Osteoporosis is a recognized major public health problem in both developed and developing countries. In China, about 83.9 million people were diagnosed with osteoporosis in 1997 . As the age span has increased, osteoporosis has become the fourth most common disease in aged adults. Due to the high degree of morbidity and mortality associated with fracture, prevention of such events is imperative. Because the number of women at risk for osteoporosis is expected to rise dramatically with the aging world population, effective means to predict more accurately the prevalence of osteoporosis and related risk factors in communities is critical . The prevalence in China remains unclear.
Southwest China has a larger population (87 millions) and has a socioeconomic status that is below the Chinese average. No studies of clinical data of osteoporosis in this region have been previously reported. Thus, studies characterizing the epidemiology of osteoporosis and associated factors in Chinese females are required. To begin to characterize clinical osteoporosis in this population, we performed a retrospective cross-sectional survey of osteoporosis, including demographic and social information, musculoskeletal symptoms, medical complications, history of bone fracture, and disease course and lifestyle factors in female subjects using 10 years of hospital data.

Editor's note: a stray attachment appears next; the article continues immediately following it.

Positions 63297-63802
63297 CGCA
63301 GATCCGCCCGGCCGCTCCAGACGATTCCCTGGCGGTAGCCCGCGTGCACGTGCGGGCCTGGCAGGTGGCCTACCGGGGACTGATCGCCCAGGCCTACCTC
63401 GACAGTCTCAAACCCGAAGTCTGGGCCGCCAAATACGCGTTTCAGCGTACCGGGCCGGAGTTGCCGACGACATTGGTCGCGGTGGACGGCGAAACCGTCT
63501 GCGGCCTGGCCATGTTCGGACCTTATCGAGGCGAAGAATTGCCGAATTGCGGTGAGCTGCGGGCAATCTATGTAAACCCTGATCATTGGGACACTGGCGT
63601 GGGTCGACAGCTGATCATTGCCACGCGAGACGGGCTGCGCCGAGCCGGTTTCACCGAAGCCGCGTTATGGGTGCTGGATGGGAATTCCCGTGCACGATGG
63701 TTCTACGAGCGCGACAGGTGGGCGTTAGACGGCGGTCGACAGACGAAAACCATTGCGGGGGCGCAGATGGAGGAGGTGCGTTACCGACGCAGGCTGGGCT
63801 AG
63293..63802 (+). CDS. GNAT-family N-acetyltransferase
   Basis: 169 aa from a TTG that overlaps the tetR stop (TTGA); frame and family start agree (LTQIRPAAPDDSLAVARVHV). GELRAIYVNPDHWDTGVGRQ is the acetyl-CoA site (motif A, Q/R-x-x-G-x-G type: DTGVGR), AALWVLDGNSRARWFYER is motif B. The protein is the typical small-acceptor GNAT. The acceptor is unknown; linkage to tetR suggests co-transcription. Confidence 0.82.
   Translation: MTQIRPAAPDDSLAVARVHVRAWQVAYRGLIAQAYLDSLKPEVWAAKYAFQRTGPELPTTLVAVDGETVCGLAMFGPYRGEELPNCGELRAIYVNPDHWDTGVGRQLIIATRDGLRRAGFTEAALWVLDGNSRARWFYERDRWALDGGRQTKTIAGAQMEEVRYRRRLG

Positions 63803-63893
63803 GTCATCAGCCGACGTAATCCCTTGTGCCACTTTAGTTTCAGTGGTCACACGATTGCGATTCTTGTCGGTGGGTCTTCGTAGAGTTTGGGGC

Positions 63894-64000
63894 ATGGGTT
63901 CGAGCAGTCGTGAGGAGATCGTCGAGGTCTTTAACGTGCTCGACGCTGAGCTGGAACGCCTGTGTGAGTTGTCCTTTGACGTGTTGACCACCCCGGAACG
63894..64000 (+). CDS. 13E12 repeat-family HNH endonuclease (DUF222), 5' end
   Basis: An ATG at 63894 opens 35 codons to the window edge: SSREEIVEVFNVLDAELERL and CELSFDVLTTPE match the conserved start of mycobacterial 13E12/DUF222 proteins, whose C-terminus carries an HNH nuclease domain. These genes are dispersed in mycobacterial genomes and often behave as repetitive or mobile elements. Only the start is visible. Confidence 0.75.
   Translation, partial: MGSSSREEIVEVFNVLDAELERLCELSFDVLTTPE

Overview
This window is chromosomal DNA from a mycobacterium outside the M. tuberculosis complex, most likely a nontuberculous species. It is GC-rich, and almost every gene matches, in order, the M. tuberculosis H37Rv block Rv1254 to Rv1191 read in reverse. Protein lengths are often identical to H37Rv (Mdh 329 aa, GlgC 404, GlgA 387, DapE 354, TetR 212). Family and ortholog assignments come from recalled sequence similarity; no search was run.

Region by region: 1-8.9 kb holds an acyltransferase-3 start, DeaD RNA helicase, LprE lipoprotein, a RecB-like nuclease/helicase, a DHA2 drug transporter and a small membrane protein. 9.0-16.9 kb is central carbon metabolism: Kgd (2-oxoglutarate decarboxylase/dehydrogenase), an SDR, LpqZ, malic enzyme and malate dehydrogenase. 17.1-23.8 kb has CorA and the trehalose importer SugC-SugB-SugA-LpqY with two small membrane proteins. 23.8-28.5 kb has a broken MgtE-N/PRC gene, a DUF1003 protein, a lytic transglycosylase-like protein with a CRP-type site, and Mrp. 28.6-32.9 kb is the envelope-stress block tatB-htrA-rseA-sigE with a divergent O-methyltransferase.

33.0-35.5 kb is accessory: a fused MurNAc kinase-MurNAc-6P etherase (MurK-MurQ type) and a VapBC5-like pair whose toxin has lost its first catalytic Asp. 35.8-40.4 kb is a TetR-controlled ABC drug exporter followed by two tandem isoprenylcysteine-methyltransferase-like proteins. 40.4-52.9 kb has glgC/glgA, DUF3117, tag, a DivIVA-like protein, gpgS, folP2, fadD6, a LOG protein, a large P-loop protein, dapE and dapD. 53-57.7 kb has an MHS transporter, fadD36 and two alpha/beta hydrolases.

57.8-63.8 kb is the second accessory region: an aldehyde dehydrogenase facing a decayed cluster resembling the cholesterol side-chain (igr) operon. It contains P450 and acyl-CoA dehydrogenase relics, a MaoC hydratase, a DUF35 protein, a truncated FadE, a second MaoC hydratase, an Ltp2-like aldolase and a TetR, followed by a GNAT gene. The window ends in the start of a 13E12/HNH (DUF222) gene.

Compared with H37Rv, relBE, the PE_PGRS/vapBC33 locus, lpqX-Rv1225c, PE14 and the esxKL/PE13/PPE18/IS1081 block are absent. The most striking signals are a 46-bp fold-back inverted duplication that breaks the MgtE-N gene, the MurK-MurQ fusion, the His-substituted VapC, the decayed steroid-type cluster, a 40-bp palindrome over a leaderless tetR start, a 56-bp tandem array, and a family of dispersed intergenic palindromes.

This study was approved by the institutional ethics committee at Sichuan University and written informed consents were obtained from all subjects prior to examination. Research carried out in compliance with the Helsinki Declaration . This retrospective analysis of consecutively collected data was performed in the West China Hospital of Sichuan University. The total of 4382 adult women age ≥ 18 years hospitalized in the Department of Rehabilitation Medicine and the Orthopedics Department for pain or numbness in bones or joints from January 1998 to December 2008 were consecutively registered. All these patients were with the chief complaint of osteoarthralgia and at least one of these clinical symptoms: 1) neck and shoulder pain; 2) lumbar and back pain; or 3) extremity pain or numbness. Those who with continued cessation of menstruation for more than 12 months were recognized as postmenopausal women, and the rest were categorized as premenopausal or perimenopausal women. Of these 4382 patients, 3399 were postmenopausal, the mean age at menopause was 43.5 ± 4.15 years (mean ± SD; range, 39 - 58 years) with a mean duration after menopause of 13.1 months. The data from all cases were recorded consecutively from 1998 and all data were submitted to the OP Research Center and the diagnoses were confirmed according the findings of DEXA. The diagnosis of OP in this study was established using WHO criteria,1 so that osteoporosis was defined as a T-score of less than -2.5 SD. Osteopenia denoted a T-score of -1 to -2.5 SD. Exclusive criteria included: 1) diseases which interfere with bone or calcium metabolism; 2) hepatic or renal inadequacy; 3) taking medicines which could interfere with bone or calcium metabolism (such as estrogen, calcitionin, etc.); 4) limited mobility such that the patient could not position for the bone density test; and 5) secondary (i. e. steroids, plasmocytoma, or renal) osteoporosis.